The White House has made a quiet but extensive effort to reach out to corporate executives in a series of dinners and lunches at the White House with President Barack Obama.  Attendees have largely been kept secret or at minimum very quiet… until now!

Politico.com states Keith Wandell (Harley-Davidson CEO) had dinner with Obama’s chief of staff Rahm Emanuel and other top White House officials.  Another comprehensive list is available HERE.  It’s not clear if it was at an off-site local restaurant or something more elegant in the White House.  Given the state-of-the-states, I seriously doubt the motor company will be creating any new jobs soon. In fact, the recent ratified agreement calls for a drawdown of nearly 50% of the employee’s base at the York, PA operations.  Asia or India look like expansion alternatives and I suspect it won’t be long before we hear about plants being set up there.  So, what did Mr. Wandell share w/ the White House chief of staff?  Would H-D coming to the government to offer ideas on how they can help be a startling conversation changer?  Does H-D have eyes and ears on future trends that they can grab and then be able to exploit?

I’m not sure, but do you think the U.S. is still the world’s center for innovation, or is it falling behind countries such as India and China?  Fueling the debate is a new poll on innovation published by Newsweek. One interesting finding: while 82% of Chinese citizens believe the U.S. remains a technologically innovative country, only 74% of Americans feel the same way.

At any rate,  the other industry officials who joined Mr. Wandell at the June 16, Rahm Emanuel dinner were:

Penny Pritzker, CEO, Pritzker Realty
Mark Gallogly of Centerbridge Partners
Mike Fascitelli, CEO, Vornado Realty Trust
Klaus Kleinfeld, CEO, Alcoa
Dave O’Reilly, CEO, Chevron
Richard Smith, CEO, Realogy
Mike Ullman, CEO, J.C. Penney
Keith Wandell, CEO, Harley Davidson

I’m not attacking or implying that only favor-curriers are “sitting at the presidents table” but I’m not reading a lot about how the voice of the average lower and middle class American are being heard.  As the White House National Economic Council Director Lawrence Summers has recently urged attendees at these dinners to “think about what your institution should be called on to do, not in its own interest, but in the broader national interest.”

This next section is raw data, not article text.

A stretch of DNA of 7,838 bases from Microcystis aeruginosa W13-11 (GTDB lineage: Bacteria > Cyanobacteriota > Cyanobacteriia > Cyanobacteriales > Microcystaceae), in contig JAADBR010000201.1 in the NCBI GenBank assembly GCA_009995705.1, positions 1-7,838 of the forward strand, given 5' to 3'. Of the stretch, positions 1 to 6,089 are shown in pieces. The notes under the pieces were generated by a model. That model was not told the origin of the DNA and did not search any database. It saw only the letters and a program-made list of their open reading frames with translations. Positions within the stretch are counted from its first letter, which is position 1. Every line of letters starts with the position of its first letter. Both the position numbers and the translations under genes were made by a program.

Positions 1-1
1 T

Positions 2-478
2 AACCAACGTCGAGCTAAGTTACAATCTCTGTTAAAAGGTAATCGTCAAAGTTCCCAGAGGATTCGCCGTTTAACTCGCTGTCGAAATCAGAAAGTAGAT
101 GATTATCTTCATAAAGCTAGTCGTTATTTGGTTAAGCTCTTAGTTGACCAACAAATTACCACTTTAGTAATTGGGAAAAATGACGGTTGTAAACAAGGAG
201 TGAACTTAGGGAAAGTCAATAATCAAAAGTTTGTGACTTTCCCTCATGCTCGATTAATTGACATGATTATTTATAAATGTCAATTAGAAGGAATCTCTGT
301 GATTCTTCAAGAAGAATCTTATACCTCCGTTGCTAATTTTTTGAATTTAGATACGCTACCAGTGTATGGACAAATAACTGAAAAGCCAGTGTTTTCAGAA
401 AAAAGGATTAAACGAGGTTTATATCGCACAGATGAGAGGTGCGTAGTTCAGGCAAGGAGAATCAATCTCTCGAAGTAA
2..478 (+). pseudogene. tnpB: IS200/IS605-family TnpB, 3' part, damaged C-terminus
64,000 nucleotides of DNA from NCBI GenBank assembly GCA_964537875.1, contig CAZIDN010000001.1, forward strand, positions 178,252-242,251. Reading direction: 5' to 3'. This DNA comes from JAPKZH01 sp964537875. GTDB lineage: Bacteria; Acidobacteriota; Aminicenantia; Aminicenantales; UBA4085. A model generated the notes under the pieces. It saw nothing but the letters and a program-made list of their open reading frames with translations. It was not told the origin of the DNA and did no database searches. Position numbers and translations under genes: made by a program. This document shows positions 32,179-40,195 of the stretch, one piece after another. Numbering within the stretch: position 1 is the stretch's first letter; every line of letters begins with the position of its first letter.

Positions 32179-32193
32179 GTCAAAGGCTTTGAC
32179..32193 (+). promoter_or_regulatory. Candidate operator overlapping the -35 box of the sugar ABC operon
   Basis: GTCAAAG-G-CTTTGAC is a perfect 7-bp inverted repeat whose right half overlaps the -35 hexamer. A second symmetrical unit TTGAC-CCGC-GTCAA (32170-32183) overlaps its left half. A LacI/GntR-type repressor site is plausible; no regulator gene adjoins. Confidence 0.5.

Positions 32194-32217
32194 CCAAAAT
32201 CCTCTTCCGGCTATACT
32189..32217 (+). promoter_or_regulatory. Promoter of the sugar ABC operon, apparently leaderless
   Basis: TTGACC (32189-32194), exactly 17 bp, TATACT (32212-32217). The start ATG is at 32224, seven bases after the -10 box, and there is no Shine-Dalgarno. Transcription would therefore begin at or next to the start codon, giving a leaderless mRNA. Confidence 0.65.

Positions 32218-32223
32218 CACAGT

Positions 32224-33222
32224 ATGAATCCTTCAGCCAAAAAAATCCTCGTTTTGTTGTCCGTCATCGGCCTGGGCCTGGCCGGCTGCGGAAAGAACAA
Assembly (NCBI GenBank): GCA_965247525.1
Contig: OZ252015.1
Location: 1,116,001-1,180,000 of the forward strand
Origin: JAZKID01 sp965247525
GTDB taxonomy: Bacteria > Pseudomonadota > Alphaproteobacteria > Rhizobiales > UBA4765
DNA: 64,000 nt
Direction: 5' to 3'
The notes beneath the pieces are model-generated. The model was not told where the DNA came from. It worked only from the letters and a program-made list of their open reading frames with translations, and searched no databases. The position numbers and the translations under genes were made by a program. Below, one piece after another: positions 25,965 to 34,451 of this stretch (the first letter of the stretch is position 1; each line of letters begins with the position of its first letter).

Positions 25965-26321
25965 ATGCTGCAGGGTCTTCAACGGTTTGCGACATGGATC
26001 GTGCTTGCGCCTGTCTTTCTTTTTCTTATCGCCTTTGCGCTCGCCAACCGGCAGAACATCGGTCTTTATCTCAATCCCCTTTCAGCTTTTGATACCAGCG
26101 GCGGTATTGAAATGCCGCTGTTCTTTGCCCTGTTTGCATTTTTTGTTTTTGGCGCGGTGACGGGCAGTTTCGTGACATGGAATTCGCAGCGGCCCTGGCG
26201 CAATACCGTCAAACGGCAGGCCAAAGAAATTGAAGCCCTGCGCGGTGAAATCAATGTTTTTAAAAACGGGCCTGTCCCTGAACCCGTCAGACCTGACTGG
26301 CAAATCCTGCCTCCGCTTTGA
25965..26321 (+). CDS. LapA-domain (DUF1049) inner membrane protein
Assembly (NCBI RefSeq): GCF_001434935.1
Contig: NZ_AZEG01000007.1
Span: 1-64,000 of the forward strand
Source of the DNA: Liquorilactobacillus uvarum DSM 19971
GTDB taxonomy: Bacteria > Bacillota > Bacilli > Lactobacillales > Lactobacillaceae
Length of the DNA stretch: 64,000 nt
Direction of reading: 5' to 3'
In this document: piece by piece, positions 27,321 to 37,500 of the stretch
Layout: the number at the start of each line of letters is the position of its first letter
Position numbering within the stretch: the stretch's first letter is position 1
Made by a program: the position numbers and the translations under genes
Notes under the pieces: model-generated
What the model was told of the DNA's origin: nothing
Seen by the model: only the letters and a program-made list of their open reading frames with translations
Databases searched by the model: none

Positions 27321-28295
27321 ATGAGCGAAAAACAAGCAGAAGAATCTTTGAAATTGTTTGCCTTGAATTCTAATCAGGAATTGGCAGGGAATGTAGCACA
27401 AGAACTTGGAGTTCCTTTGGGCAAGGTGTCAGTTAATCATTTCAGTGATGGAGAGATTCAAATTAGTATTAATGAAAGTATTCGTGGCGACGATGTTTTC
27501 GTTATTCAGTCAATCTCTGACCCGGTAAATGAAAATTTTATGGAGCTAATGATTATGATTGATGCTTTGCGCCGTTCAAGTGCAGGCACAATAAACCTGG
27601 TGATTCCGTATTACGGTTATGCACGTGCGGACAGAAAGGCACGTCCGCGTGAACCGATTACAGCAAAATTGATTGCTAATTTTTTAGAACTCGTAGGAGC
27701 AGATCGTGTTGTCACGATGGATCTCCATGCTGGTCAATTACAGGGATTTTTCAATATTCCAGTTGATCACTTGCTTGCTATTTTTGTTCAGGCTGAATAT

Photo courtesy of Presidential inauguration.

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EmpireOnce upon a time, a century or so ago, there was actually a shortage of information.  In small towns, people would even interrogate strangers passing through just to find out what was going on in the world.  Those days are long gone and today we have the reverse problem.  There is too much information.

Which brings up Mr. Bogdan Bucurescu, managing director of Harley-Davidson Bucharest, who put out a press release announcing the dealer sold sixteen (16) motorcycles year to date!  Is this what it’s come too?  Motorcycle sales so pitiful that you need to tell the world you’ve garnered a 20% market segment share in a market which dropped 75% — and then explain it as a good result!  Talk about spin.  In 2008, Automotive Trading Services (ATS), the importer of H-D and Buell motorcycles announced that Romania sold 80 motorcycles.  Clearly sales are off this year and using a press release to show “upside” is nothing but a distraction from the bigger picture.

This trend reminds me of a parallel in the music industry where we’ve got aging superstars, overcharging to fewer and fewer people.  And at the other end of the spectrum we’ve got the Top Forty wonders, making ever more boring records for a shrinking market.  At the current Bucharest dealer sales pace will it be long before we read a press release stating 100% market segment share from ZERO sales?   There must be some new type of business model in Romania which enables a dealer to make money with NO sales?!

Back to sixteen… Huh?  A city with 1.9 million people!  Doesn’t that seem low?  Just four months ago the sales manager, Marcel Chiva made projections of selling one motorcycle a week with plans to remain in the top 3 motorcycle manufactures in the above 650cc segment.

With little effort it’s easy to learn that Romania, a communist country until 1989, has the 7th largest population (with 21.5 million people) among the European Union (EU) member states.  Its capital and largest city is Bucharest, the 6th largest city in the EU.  Bucharest is also the center of the Romanian economy, accounting for around 14% of the country’s GDP and about one-quarter of its industrial production. Almost one third of national taxes is paid by Bucharest’s citizens and companies.  Add this to the fact that Romania has a large, upper-middle-income economy, the 15th largest in Europe based on purchasing power parity and the center of Romanian media (read advertising), since it is the headquarters of all the national television networks as well as national newspapers and radio stations… it seems the country’s economic growth is out of sync with motorcycle consumption and no matter how many times I punch in the data on my trusty Tandy desk calculator, it just doesn’t add up.